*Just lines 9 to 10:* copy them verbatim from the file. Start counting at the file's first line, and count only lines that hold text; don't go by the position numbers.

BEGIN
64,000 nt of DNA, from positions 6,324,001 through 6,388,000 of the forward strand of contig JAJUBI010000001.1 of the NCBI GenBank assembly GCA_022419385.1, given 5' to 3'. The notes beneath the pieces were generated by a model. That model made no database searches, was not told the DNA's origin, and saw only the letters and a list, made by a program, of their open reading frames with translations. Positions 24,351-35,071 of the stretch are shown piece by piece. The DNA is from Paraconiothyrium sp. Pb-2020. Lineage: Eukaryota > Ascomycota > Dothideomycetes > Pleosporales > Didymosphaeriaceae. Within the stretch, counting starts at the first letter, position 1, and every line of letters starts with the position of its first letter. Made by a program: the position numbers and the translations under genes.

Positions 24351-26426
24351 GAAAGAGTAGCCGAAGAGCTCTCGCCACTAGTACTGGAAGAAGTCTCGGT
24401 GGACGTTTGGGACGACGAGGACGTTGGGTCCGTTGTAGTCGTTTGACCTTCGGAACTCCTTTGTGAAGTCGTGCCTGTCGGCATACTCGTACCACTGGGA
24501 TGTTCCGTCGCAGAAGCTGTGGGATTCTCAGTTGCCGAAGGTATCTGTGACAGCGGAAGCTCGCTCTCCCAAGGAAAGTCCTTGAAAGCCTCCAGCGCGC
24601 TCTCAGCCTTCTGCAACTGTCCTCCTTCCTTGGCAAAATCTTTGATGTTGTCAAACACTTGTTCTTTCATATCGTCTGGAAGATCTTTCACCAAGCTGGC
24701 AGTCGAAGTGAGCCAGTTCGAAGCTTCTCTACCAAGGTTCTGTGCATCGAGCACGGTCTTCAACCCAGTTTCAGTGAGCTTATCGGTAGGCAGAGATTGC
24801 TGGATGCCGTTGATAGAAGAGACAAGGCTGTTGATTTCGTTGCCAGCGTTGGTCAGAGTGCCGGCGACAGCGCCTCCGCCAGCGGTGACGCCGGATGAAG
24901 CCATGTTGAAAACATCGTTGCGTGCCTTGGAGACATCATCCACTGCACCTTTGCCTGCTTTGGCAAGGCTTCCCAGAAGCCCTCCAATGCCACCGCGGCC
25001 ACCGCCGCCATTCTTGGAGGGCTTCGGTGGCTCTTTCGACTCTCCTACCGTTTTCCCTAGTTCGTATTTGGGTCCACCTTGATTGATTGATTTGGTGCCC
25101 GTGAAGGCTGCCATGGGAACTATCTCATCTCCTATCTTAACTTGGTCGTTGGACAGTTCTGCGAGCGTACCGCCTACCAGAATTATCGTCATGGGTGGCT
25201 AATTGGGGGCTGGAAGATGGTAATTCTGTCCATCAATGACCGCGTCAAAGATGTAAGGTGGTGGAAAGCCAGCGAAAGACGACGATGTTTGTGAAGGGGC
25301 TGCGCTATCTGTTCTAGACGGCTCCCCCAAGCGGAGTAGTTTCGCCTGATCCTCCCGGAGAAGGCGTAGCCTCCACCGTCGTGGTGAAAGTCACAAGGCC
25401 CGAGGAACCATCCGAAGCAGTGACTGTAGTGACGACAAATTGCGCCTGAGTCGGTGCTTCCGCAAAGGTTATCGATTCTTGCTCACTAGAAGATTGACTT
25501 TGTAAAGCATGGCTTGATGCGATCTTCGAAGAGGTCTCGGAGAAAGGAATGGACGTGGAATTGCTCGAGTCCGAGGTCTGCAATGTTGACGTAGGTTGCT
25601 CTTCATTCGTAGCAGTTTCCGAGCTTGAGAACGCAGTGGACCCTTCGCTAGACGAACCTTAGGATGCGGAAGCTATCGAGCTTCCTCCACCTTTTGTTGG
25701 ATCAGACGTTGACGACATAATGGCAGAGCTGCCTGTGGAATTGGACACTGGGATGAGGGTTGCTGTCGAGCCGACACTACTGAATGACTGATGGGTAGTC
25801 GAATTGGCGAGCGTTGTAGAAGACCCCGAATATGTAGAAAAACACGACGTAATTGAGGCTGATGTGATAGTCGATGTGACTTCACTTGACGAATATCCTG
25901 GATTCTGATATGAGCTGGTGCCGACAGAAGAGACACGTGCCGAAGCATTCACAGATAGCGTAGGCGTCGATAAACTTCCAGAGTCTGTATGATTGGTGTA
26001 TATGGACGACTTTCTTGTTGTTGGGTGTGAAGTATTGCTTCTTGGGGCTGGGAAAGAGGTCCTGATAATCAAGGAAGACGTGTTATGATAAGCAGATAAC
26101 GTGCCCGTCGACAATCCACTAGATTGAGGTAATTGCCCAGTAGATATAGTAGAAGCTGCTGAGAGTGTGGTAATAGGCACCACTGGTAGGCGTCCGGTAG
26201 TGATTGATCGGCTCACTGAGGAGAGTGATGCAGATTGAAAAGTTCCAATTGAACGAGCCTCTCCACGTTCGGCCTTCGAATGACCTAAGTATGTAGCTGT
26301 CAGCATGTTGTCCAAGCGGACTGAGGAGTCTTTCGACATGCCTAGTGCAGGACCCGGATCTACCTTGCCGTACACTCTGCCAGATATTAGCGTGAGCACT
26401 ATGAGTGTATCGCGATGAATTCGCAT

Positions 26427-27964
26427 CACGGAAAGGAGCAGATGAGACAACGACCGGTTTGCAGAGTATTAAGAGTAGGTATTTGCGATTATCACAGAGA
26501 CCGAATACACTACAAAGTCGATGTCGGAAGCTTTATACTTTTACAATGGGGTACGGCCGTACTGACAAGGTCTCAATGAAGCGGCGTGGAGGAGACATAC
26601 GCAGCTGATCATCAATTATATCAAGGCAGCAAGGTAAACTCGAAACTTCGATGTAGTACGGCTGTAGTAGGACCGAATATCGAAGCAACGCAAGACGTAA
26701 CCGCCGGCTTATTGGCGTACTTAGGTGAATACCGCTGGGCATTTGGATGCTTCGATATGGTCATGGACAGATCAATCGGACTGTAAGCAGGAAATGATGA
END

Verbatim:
24901 CCATGTTGAAAACATCGTTGCGTGCCTTGGAGACATCATCCACTGCACCTTTGCCTGCTTTGGCAAGGCTTCCCAGAAGCCCTCCAATGCCACCGCGGCC
25001 ACCGCCGCCATTCTTGGAGGGCTTCGGTGGCTCTTTCGACTCTCCTACCGTTTTCCCTAGTTCGTATTTGGGTCCACCTTGATTGATTGATTTGGTGCCC